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Universities, UNAM

     Failure is part of man's fate. I have just watched a rerun of President Nixon's farewell speech to the White House staff. It was deeply moving, and my belief is strengthened that he has been maligned and humiliated. That goes for other public figures, including university presidents. They never know where trouble will come from, any more than Nixon suspected what the plumbers would do. Stanford's President Donald Kennedy could not guess that his troubles would begin with a yacht, of whose existence he was unaware. His successor, Gerhard Casper, cultivated students, faculty and alumni assiduously, never guessing that his presidency would end in the abject failure of the uniting of Stanford's hospitals with those of the University of California at San Francisco, a failure which sparked nasty recriminations against him.
     The student strike at the National University of Mexico (UNAM) has almost wrecked the university. The strike was clearly engineered by Cuautémoc Cárdenas, governor of the Federal District, to discredit the official PRI party, which he had left. The victim of student violence was university president Francisco Barnés, a thoroughly decent person. He resigned.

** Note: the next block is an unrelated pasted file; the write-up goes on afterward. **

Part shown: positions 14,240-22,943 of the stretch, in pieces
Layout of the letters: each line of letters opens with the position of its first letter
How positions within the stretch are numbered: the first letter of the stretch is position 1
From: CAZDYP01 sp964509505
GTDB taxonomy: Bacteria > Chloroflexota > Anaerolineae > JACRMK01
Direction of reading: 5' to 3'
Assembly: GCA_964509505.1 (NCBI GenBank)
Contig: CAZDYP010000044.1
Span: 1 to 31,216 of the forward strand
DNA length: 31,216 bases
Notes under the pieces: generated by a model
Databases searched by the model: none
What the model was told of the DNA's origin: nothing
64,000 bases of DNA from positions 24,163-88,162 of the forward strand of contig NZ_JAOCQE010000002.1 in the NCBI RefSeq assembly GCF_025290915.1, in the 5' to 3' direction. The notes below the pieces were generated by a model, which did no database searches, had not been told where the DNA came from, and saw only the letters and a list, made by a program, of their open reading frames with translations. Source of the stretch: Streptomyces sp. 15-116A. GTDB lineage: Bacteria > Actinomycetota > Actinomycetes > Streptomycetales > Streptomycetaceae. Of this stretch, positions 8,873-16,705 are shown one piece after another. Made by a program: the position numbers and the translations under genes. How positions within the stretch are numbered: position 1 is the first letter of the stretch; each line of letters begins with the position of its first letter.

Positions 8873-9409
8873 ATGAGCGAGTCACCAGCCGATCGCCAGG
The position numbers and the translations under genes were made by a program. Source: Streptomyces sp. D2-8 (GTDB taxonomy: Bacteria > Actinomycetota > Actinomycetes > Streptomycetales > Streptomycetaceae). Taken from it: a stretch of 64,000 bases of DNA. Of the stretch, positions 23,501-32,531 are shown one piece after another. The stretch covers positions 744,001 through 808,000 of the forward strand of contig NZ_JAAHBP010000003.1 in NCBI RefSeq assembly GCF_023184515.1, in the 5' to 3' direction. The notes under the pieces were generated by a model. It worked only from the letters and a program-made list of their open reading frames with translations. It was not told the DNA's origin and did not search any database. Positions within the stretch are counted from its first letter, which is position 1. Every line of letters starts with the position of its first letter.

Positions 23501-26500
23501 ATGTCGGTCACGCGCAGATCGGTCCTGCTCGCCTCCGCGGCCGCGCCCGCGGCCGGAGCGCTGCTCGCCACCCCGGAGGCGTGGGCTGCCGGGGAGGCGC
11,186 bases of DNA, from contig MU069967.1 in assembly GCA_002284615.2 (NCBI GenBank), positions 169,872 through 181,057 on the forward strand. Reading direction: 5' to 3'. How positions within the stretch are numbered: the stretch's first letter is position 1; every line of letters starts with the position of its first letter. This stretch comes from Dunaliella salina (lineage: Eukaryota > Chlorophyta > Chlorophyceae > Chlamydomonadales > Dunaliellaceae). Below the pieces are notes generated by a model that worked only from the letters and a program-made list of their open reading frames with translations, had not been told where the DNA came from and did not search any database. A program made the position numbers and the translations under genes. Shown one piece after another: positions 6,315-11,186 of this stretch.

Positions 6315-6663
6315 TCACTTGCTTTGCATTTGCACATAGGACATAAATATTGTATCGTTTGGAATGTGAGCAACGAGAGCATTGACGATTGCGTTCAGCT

The University Council unanimously elected as his successor Juan Ramón de la Fuente, Secretary of Public Health in the cabinet of President Zedillo, a post from which he will now resign. His selection means that he is a party stalwart; Zedillo and the PRI are quietly but clearly indicating that they will not give in the Cárdenas's blackmail. We shall see if he succeeds in saving the university.
     Born in 1951, he studied medicine at UNAM, and then went to the Mayo Clinic to do research in psychiatry. In his new job, the students will provide him with many case studies. He may want to offer them treatment. In a piece I wrote marking the fortieth anniversary of Stanford´s School of Humanities and Sciences, I wondered why none of the three psychologists who served as dean was a specialist in abnormal psychology. Stanford must now select a new president. I shall have some recommendations.

Ronald Hilton - 11/18/99